Prior to grinding, lens blanks are formed by press-molding. In that process, the most important thing that determines lens quality is the weight of the optical material and the surface finish. The above photograph shows a piece of manually cut glass (left) and a worked piece glass that was made to the necessary weight by barrel polishing (right). Lying below the two pieces of glass are polishing stones. In barrel polishing, optical glass, polishing stone, abrasive and water are mixed in set proportions and rubbed together in the barrel rotated at a constant speed. As optical glass after barrel polishing has round edges, pressure during press-molding is not uniformly applied to the glass, which prevents the glass components from cracking and crystallizing.
At Obuse factory, barrel polishing is done in any number of ways depending on the targeted finishing weight of the cut optical glass. Here, we explain the operations with a vibration barrel polishing machine. This machine uses three-dimensional vibrations to move the contents in the barrel tank and create frictional force. A batch of the heaviest cut optical glass as determined by on precise weighing is first added to the barrel. Then, pieces of cut optical glass are regularly taken out of the barrel and weighed. When the weight of the first batch reaches the same weight of the second heaviest batch, the second batch is added. The polishing and weighing procedure is repeated in the same way, to add the third batch. In the end, all the pieces of cut optical glass have the same weight, round edges and a uniform grain.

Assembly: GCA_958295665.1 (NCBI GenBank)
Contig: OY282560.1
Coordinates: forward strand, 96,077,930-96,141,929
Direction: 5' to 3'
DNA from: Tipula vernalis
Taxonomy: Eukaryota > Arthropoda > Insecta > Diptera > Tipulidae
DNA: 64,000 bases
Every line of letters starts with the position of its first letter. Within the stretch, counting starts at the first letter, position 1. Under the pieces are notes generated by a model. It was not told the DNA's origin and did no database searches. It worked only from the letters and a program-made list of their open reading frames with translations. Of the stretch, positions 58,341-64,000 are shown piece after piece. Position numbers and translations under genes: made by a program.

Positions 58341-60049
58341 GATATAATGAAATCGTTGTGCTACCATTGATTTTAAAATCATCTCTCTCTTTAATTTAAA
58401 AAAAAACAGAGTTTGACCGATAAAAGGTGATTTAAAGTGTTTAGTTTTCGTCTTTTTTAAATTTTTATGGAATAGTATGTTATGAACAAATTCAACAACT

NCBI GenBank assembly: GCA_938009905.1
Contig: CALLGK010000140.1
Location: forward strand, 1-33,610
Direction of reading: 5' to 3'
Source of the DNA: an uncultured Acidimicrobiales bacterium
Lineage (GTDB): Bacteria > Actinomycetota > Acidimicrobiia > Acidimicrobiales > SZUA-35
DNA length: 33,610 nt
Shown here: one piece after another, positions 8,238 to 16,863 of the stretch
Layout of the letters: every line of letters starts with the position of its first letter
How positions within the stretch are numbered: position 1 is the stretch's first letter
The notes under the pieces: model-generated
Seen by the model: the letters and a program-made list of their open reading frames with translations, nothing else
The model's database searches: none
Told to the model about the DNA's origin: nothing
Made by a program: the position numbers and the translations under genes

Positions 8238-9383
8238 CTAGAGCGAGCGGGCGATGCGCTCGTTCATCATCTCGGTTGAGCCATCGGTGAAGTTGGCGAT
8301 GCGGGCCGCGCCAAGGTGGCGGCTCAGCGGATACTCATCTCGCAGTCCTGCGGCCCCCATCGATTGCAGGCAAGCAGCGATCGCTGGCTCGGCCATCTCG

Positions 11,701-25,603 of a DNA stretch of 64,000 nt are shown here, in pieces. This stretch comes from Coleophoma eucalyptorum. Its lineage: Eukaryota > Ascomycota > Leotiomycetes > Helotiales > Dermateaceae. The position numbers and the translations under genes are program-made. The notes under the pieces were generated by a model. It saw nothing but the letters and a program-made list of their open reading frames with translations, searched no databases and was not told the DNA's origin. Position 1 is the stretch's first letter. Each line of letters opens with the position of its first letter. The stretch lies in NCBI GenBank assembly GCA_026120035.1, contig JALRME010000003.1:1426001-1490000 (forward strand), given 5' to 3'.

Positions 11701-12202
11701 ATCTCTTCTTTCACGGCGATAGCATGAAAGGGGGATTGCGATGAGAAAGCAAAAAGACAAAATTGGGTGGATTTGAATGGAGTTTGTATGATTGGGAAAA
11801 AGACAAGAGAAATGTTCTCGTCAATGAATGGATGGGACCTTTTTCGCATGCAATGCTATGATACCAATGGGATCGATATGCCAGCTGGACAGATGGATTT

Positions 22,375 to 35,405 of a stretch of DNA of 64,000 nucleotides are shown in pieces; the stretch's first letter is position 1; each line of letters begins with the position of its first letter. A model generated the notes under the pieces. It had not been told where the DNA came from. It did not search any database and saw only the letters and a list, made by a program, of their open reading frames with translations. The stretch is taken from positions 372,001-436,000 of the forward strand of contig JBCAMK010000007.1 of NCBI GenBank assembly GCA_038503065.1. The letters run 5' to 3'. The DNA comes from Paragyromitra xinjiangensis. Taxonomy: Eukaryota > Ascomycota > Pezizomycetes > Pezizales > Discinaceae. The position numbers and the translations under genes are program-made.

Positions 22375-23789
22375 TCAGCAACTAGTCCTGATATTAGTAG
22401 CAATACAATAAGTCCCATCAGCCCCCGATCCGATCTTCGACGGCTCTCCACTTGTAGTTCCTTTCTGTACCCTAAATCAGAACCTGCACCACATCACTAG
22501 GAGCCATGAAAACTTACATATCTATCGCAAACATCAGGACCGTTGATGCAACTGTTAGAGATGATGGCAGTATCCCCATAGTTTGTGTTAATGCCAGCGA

The polished pieces of optical glass are checked and any small scratches, are removed before being sent to the press-molding process. Individual pieces of glass are visually checked and, if even the slightest problem is detected, they are manually rubbed with water using diamond grindstones. The series of processes for cutting optical glass, barrel polishing the pieces to a uniform weight and removing scratches can only be done by hand. It is difficult to replace these operations with a machine, which leaves us with the choice of continuing or abolishing these practices. So, our opting to these processes by hand shows our affection for optical glass materials as the origin of high-end optical devices and our instinct desire to finish all materials into good products.